The Griffith Observatory is one of the city's most interesting experience-based attractions, and it's all free to the public. On the grounds are exhibits and telescopes. The main highlight is a look through the Zeiss telescope, used for viewing the moon and planets. You can use the telescopes free each evening the facility is open. Also on site are solar telescopes used for viewing the sun.

Official site: www.laparks.org/dos/parks/griffithPK/griffith.htm

Disneyland Resort
Just outside Los Angeles, Disneyland is California's premier family vacation destination. Disneyland Park, with rides and experiences in elaborately created theme sets, is what most people picture when they imagine Disneyland. The Disneyland California Adventure Park, created during one of the expansions, holds even more action and adventure, with seven lands based on movie themes.

Official site: https://disneyland.disney.go.com/

A suburb of Los Angeles, Hollywood is a destination in itself, with its own unique history and iconic sites. The attractions in Hollywood are closely associated with the film industry and the glamour of the silver screen. The hillside Hollywood sign, Hollywood Boulevard, the Walk of Fame, and the Chinese Theatre can easily fill a day or two of sightseeing. If you're lucky, you might even spot a celebrity or two.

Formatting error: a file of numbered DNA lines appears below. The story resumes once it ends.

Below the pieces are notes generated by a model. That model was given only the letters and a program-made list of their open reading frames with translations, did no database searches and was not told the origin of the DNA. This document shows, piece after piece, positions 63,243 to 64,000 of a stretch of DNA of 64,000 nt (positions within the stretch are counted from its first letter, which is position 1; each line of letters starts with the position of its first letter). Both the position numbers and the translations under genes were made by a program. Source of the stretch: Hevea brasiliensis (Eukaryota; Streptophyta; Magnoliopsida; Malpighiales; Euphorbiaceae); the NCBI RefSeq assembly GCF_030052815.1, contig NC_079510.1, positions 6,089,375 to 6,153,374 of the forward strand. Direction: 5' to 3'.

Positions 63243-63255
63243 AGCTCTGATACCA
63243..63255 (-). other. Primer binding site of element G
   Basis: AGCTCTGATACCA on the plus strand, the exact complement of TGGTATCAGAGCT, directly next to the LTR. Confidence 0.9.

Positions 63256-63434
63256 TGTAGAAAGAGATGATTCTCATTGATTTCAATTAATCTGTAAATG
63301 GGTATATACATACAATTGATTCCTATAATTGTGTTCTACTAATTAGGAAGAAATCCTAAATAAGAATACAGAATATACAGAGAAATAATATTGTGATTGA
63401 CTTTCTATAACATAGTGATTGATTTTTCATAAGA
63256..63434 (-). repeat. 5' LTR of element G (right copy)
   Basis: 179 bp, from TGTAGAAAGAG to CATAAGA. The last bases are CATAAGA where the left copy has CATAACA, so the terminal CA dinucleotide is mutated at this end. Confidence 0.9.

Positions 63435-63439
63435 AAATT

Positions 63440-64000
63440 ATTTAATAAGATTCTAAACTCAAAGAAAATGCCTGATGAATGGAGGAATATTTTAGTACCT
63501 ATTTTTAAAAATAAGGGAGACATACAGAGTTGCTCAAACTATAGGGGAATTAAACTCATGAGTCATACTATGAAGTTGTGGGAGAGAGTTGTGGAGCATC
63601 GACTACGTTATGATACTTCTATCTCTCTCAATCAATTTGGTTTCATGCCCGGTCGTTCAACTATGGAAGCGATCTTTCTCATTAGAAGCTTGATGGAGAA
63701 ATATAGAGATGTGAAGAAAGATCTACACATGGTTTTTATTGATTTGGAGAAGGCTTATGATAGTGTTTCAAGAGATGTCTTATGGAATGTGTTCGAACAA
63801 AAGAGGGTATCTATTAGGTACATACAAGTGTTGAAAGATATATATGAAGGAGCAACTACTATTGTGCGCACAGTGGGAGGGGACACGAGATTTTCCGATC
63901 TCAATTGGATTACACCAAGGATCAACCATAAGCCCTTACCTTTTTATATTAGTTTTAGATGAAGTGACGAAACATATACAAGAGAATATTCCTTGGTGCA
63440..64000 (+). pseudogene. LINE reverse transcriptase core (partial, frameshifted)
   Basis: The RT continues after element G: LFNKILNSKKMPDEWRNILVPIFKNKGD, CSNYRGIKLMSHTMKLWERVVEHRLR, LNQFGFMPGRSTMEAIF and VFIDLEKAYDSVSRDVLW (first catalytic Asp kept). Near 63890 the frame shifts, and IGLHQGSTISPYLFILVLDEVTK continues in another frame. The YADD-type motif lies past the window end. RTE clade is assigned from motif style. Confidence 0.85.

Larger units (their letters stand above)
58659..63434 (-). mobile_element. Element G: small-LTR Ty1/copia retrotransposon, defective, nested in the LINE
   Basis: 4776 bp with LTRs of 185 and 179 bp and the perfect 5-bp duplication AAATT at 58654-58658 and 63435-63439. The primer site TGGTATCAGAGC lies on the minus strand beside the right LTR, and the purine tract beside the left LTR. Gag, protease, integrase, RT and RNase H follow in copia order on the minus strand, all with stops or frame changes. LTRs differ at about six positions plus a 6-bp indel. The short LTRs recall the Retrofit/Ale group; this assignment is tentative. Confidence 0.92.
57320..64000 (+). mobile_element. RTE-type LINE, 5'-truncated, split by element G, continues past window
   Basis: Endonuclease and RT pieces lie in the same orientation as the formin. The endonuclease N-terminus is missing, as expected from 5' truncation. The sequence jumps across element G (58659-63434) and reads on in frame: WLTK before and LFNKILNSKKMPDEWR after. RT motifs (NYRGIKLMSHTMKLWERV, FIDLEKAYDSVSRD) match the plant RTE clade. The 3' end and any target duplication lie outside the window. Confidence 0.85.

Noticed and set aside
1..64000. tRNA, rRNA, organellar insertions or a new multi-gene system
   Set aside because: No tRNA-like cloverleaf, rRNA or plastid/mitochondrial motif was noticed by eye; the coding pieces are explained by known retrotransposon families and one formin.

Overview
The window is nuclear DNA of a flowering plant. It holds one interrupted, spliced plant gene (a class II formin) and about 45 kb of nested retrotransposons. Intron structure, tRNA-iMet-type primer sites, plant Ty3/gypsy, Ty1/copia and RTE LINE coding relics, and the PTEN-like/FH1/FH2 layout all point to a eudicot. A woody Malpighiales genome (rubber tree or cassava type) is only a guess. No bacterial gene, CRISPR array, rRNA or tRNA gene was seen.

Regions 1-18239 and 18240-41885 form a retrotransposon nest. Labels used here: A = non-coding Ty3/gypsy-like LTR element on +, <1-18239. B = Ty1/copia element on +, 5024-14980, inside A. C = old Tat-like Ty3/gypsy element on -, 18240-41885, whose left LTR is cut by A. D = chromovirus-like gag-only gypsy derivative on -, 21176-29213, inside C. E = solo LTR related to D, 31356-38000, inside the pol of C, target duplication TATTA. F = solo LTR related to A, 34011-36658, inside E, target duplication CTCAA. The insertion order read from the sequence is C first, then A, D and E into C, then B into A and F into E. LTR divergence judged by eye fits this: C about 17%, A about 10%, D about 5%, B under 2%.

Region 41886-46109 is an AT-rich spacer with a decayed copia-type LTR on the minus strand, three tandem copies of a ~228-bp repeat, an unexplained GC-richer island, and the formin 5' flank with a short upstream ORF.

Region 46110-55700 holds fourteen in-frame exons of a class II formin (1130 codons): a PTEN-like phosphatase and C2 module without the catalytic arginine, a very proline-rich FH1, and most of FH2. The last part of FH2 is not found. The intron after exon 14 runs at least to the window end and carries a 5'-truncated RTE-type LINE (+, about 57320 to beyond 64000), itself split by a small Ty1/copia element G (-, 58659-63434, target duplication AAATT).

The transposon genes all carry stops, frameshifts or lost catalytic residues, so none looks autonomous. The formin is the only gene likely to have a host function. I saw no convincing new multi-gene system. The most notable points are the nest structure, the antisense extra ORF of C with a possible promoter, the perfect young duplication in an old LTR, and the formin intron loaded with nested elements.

Natural History Museum
While the Natural History Museum has numerous galleries and an extensive permanent collection that covers a range of topics, it is best known for its collection of dinosaurs. The 14,000-square-foot Dinosaur Hall has an awesome display of dinosaur skeletons, including a series of Tyrannosaurus rex fossils, known as the growth series, featuring three full skeletons that range from baby to adult. Also on display are a Triceratops and a Stegosaurus.

Address: 900 Exposition Boulevard, Los Angeles

Official site: https://www.nhm.org

Hollywood Roosevelt